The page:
Dredge is my frontrunner for best deck to play in the upcoming GP. However, once Dredge has a target on its back and people come prepared, it can become a bad choice in a hurry. I think that we haven’t gotten to place where everyone is going to max on graveyard hate, and for that reason I think this deck is a good choice. It is definitely the best Game 1 deck in Modern, and having the advantage of only needing to win one of two sideboarded games is pretty huge.
While I don’t necessarily agree with a maindeck Lightning Bolt, I definitely support the maindeck Temur Battle Rages. Grixis Death’s Shadow is still one of the best decks in Modern, albeit likely the second-hardest deck to play behind Lantern Control. I suspect this deck will rise again; despite the deck not performing well on Magic Online, like I said before, real-life tournaments are very different. If you have a chance to check out Dan Jessup’s win-and-in match at the Invitational, it really showcases the raw power this deck can have.
Lantern still maintains its supreme hold on the format, as we saw Sam Black and Brain Braun-Duin have success with the archetype this past weekend. This deck rewards tons of play and repetition and is a very good deck going forward. If you can get in the physical reps with it for upcoming Modern tournaments, I would highly recommend playing with this deck.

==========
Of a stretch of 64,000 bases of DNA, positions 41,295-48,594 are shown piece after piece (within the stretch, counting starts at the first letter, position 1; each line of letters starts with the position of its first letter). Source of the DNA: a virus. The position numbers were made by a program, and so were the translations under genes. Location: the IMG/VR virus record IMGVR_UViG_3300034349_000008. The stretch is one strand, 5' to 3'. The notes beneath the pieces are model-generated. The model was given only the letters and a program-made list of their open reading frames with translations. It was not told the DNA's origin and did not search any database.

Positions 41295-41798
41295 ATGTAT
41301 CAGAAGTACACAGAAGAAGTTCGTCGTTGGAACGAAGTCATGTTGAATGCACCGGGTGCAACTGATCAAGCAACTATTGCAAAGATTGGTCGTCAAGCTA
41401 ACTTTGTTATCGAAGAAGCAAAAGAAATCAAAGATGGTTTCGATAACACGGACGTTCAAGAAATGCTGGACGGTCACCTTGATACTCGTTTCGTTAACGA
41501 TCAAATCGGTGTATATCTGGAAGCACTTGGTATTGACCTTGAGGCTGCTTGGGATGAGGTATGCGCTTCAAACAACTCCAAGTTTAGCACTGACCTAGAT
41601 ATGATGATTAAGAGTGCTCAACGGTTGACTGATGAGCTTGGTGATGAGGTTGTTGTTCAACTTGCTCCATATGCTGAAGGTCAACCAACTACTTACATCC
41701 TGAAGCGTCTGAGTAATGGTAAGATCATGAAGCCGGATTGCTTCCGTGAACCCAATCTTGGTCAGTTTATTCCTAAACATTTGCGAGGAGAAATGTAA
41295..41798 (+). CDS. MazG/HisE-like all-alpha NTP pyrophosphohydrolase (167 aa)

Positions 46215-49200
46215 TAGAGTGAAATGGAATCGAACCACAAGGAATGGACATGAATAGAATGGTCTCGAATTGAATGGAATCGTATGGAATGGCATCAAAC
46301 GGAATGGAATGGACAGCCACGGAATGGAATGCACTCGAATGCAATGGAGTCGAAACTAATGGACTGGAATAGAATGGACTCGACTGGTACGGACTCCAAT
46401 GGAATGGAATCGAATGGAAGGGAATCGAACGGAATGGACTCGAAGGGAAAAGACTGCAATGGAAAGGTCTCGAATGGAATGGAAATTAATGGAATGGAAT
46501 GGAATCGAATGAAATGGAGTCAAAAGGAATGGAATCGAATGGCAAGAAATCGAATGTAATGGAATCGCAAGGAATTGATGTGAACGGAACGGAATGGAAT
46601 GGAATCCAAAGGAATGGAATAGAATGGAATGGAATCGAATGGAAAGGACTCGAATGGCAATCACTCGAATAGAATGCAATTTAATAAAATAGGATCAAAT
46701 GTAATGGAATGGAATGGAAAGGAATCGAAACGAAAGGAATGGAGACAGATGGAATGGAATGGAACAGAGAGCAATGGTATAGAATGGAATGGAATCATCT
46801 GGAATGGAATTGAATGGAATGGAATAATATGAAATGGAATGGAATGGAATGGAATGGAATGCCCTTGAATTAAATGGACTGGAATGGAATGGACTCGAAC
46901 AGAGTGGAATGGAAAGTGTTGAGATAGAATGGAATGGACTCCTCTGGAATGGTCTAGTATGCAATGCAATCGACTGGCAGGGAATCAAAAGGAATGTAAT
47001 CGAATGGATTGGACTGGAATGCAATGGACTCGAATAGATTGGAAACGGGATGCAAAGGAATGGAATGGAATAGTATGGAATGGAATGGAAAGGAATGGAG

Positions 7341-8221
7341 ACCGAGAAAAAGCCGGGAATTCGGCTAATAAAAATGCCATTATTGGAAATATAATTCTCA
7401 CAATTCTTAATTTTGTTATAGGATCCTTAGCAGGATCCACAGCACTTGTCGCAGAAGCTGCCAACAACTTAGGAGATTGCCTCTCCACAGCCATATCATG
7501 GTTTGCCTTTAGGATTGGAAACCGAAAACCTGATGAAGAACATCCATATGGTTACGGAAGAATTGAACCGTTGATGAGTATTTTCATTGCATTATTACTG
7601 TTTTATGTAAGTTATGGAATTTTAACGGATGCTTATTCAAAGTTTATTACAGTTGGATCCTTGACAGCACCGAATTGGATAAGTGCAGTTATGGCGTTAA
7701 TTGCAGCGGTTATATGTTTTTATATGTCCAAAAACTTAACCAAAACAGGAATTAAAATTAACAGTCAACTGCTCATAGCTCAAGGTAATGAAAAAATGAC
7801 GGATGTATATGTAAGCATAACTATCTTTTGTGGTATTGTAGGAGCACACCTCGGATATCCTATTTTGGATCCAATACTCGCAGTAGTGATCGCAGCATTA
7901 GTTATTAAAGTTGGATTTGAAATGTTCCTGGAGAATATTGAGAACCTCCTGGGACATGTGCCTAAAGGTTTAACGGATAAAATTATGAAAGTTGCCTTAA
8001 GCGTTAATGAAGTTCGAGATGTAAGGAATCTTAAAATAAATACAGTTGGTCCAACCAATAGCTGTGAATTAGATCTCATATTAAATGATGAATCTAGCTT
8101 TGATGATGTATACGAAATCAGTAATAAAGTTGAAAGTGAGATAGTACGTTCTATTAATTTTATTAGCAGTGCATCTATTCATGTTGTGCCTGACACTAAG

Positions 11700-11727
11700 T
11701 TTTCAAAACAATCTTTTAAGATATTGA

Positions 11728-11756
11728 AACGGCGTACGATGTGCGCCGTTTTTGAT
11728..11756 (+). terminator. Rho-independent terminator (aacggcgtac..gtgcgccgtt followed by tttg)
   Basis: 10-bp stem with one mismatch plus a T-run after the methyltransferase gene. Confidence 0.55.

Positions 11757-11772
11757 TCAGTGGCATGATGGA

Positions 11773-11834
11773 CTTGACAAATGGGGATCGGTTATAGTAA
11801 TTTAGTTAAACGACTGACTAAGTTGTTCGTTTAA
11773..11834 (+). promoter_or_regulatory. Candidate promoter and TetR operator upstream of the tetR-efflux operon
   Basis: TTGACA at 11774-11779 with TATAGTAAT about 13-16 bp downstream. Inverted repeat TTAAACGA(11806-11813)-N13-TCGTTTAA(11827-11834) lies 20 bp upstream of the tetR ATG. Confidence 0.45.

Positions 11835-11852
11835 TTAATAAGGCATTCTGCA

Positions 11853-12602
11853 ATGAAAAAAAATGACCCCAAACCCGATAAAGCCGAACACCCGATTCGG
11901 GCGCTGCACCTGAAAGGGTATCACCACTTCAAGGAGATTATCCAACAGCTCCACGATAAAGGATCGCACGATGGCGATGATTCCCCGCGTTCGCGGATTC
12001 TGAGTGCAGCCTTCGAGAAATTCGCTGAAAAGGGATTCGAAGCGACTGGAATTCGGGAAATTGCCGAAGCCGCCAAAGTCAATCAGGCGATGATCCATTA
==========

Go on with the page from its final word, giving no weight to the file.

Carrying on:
This deck is pretty unpopular in real-life tournaments, but much more popular online. I often felt when I would be paired online against this strategy that it was just a gigantic waste of my time. Perhaps that will now change, since two great players showed its dominance this past weekend.
A big congrats to Eli Kassis, whom I’ve known for a while in the Magic community. His tournament finishes as of late have been quite impressive. Storm is still a dominant deck and Humans, a deck that rose to beat it, is falling off dramatically. If Grixis Death’s Shadow comes back to be a huge contender, I suspect this deck’s numbers will go down, but it is still one of the best decks in Modern. I also really like Eli’s sweet piece of technology with the Madcap Experiment / Platinum Emperion technology in the sideboard to get around both graveyard hate and sweepers for Empty the Warrens.
- 3 Wurmcoil Engine
- 2 Ulamog, the Ceaseless Hunger
- 1 World Breaker
- 1 Emrakul, the Promised End
- 2 Walking Ballista
Along with Dredge, I think Tron is another great choice for upcoming tournaments. Don’t get me wrong, I hate Tron still, but that doesn’t mean I can’t recognize the fact that I think it is a good deck. You have a good matchup against all of the fair decks, Grixis Death’s Shadow, and Lantern Control, so I expect this deck to continue to do well. Brad Nelson mentioned to me that, while he played Mono-Green Tron in the Invitational, he regretted not playing black, so perhaps that’s a good move going forward.
Modern is here to stay, whether we like it or not. It is the chosen format for many of the tournaments this upcoming year, and having a good understanding of it is essential. Be proactive, win games, and pressure the opponent to answer you.